(Editor’s Note: Sunshine Week — March 12 through 18 this year — was launched in 2005 by the American Society of News Editors — now News Leaders Association — and has grown into an enduring initiative to promote open government. The News Leaders Association has partnered with The Society of Professional Journalists to host the annual nationwide celebration of access to public information and what it means for you and your community. It’s your right to know.)
Once again, Michiganders wait for the sun to shine in Michigan. At the same time, we wait for the sun to shine on our local and state government. Overall, the Great Lakes State has consistently maintained a failing score for integrity from the Center for Public Integrity. This is based largely on our lack of transparency in government, especially at the state level.
Last year, the citizens of Michigan voted overwhelmingly to require that elected state legislative and state executive officials must file annual financial disclosure reports on their income, assets, liabilities, gifts from lobbyists, positions held in certain organizations, and agreements on future employment. Michiganders are obviously ready for a change.
Taxpayers deserve to know what the people who work for them are doing. We are currently the only state in the country that does not subject their legislators and governor to the Freedom of Information Act. That needs to be fixed.
At the same time, some local government officials, law enforcement agencies and schools (K-university) cry foul and call FOIA a burden…we think it’s an essential service. The preamble to the Freedom of Information Act in MI reads: it is the public policy of this state that all persons, except those persons incarcerated in state or local correctional facilities, are entitled to full and complete information regarding the affairs of government and the official acts of those who represent them as public officials and public employees, consistent with this act. The people shall be informed so that they may fully participate in the democratic process.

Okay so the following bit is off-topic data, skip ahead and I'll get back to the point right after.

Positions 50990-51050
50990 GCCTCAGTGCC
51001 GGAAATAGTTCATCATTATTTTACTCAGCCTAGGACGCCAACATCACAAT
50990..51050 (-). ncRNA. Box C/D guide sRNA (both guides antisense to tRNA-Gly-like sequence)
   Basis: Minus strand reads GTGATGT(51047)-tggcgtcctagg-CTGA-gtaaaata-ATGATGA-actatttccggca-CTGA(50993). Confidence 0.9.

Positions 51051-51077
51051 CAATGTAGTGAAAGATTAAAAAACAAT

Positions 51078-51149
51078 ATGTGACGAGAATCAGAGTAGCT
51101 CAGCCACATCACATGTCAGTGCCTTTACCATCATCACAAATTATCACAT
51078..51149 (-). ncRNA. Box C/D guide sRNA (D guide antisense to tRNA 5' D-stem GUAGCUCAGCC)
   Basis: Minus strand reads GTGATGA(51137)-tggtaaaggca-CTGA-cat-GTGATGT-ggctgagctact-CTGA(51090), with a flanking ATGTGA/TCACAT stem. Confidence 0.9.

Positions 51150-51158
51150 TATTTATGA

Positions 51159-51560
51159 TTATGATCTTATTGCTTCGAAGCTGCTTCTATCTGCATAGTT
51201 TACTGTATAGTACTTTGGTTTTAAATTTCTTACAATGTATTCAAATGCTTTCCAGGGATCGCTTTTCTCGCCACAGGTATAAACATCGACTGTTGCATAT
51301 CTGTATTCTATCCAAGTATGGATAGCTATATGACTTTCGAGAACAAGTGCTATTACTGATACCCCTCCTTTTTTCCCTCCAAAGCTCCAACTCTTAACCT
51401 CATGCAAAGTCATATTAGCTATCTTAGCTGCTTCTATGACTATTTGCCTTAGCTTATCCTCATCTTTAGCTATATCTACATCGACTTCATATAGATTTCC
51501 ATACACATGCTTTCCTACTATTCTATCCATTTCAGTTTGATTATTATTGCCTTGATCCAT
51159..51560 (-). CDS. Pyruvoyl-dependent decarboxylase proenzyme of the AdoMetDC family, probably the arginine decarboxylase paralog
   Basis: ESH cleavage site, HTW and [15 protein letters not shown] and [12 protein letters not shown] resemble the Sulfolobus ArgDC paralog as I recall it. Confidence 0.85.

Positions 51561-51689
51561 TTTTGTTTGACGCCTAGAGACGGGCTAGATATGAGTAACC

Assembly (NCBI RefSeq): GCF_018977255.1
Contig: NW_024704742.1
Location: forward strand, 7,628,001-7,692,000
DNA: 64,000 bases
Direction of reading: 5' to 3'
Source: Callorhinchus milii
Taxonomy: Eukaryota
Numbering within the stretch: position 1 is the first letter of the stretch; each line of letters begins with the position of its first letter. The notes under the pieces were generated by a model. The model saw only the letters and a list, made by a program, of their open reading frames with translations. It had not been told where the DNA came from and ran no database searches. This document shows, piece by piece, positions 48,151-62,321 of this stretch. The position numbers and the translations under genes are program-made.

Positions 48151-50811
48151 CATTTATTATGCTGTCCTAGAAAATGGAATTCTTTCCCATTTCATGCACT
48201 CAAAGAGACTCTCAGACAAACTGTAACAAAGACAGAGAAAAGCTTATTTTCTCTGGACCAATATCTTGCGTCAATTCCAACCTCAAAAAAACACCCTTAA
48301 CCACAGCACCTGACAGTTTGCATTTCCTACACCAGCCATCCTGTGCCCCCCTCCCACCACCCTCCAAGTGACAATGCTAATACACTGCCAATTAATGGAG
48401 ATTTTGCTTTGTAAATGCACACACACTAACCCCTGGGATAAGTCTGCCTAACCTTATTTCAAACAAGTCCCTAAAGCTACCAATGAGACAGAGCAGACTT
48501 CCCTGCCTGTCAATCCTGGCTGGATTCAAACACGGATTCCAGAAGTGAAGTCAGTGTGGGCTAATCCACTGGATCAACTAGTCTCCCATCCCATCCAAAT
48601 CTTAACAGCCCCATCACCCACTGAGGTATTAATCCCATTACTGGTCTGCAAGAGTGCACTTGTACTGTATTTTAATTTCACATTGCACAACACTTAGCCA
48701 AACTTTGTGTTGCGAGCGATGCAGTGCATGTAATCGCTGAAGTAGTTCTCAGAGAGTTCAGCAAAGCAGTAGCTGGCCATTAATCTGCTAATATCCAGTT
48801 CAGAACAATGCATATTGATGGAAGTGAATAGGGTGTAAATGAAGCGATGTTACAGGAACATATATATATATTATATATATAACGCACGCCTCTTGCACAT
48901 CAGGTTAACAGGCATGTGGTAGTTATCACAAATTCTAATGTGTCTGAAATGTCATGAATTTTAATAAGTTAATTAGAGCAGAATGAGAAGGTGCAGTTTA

The key part of the language above is “the people shall be informed so that they may fully participate in the democratic process.” Yet government officials at all levels stonewall, over charge and generally make asking for this information an onerous process. The members of the Michigan Press Association, and our partners at the Michigan Association of Broadcasters and the Detroit Chapter of the Society of Professional Journalists invite you to join us in fighting for more sunshine this year. Contact your state legislators and let them know that you would like to see more transparency and accountability at every level of government, and that you don’t think it should be up to the citizens of our state to bear the burden of exorbitant costs, stall tactics and lengthy court appeals to find out where there tax dollars are being spent and how decisions that impact their day to day lives are being made.
As Supreme Court Justice Louis Brandeis said over a century ago: “Sunlight is said to be the best of disinfectants.”
— Wes Smith, Publisher View Newspapers and President of the Michigan Press Association, Marty Fischhoff, Director of Engagement at Detroit Public TV and President of the Society of Professional Journalists Detroit Chapter and Sam Klemet, CEO of the Michigan Association of Broadcasters.